Positive survival outcomes were observed in patients with Philadelphia chromosome (Ph)-positive acute lymphoblastic leukemia (ALL) when treated with dasatinib followed by blinatumomab in in a phase 2 study now published in the New England Journal of Medicine.
For the trial, adults with newly diagnosed Ph-positive ALL were given a seven-day prephase treatment with a glucocorticoid prior to the first administration of dasatinib in a 140 mg dose. Glucocorticoids were continued for 24 more days and halted on day 31. Dasatinib induction therapy continued for 85 days, followed by two cycles of blinatumomab. The study evaluated sustained molecular response in the bone marrow after treatment as the primary end point.
Of the 61 patients who completed the induction phase, 58 received one cycle of blinatumomab, 56 received two cycles, 45 received three cycles, 37 received four cycles, and 29 received five cycles. The median start time between dasatinib induction therapy and the start of blinatumomab treatment was 10 days.
Of the 63 patients enrolled in the trial, 98% achieved complete remission. Following dasatinib induction therapy, 29% of patients had a molecular response. When two cycles of blinatumomab were added, the molecular response rate increased to 60%; it increased further after additional cycles of blinatumomab. A follow-up at a median of 18 months found an overall survival rate of 95% and a disease-free survival rate of 88%. There were 21 adverse events of grade 3 or higher. Twenty-four patients received a stem-cell allograft, and 1 death (4%) was related to transplantation.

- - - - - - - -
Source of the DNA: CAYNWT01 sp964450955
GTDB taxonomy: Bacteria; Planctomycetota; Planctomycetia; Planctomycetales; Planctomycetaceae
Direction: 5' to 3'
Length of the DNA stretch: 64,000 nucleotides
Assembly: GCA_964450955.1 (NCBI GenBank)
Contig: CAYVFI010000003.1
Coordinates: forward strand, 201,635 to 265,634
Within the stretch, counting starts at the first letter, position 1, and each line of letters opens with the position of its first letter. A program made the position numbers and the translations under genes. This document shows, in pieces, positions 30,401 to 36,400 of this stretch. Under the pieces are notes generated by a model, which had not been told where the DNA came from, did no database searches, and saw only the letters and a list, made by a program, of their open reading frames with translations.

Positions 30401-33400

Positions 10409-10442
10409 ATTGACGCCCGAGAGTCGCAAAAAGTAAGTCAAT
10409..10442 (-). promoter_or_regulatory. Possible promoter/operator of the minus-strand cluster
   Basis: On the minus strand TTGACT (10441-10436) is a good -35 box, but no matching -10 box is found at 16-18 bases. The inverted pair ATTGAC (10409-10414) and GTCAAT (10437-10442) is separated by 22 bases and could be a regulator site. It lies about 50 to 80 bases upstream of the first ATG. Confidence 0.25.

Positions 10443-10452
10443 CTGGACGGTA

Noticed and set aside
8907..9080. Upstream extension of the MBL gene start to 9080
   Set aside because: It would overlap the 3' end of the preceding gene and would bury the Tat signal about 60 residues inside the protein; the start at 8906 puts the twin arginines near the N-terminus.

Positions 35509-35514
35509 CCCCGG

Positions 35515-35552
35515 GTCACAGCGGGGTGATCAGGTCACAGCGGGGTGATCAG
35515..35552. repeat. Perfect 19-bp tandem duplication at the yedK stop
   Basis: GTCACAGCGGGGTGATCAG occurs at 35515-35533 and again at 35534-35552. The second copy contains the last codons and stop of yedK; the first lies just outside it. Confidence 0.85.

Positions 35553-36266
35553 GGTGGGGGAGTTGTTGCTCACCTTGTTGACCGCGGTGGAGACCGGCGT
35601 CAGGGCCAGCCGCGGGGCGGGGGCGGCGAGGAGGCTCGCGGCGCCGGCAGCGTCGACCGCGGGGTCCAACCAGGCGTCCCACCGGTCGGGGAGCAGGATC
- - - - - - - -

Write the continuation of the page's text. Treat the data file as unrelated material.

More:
"A chemotherapy-free induction and consolidation first-line treatment with dasatinib and blinatumomab that was based on a targeted and immunotherapeutic strategy was associated with high incidences of molecular response and survival and few toxic effects of grade 3 or higher in adults with Ph-positive ALL," conclude the investigators, led by first author Robin Foà, MD, Professor and Head of the Division of Hematology at the Sapienza University of Rome, Italy.
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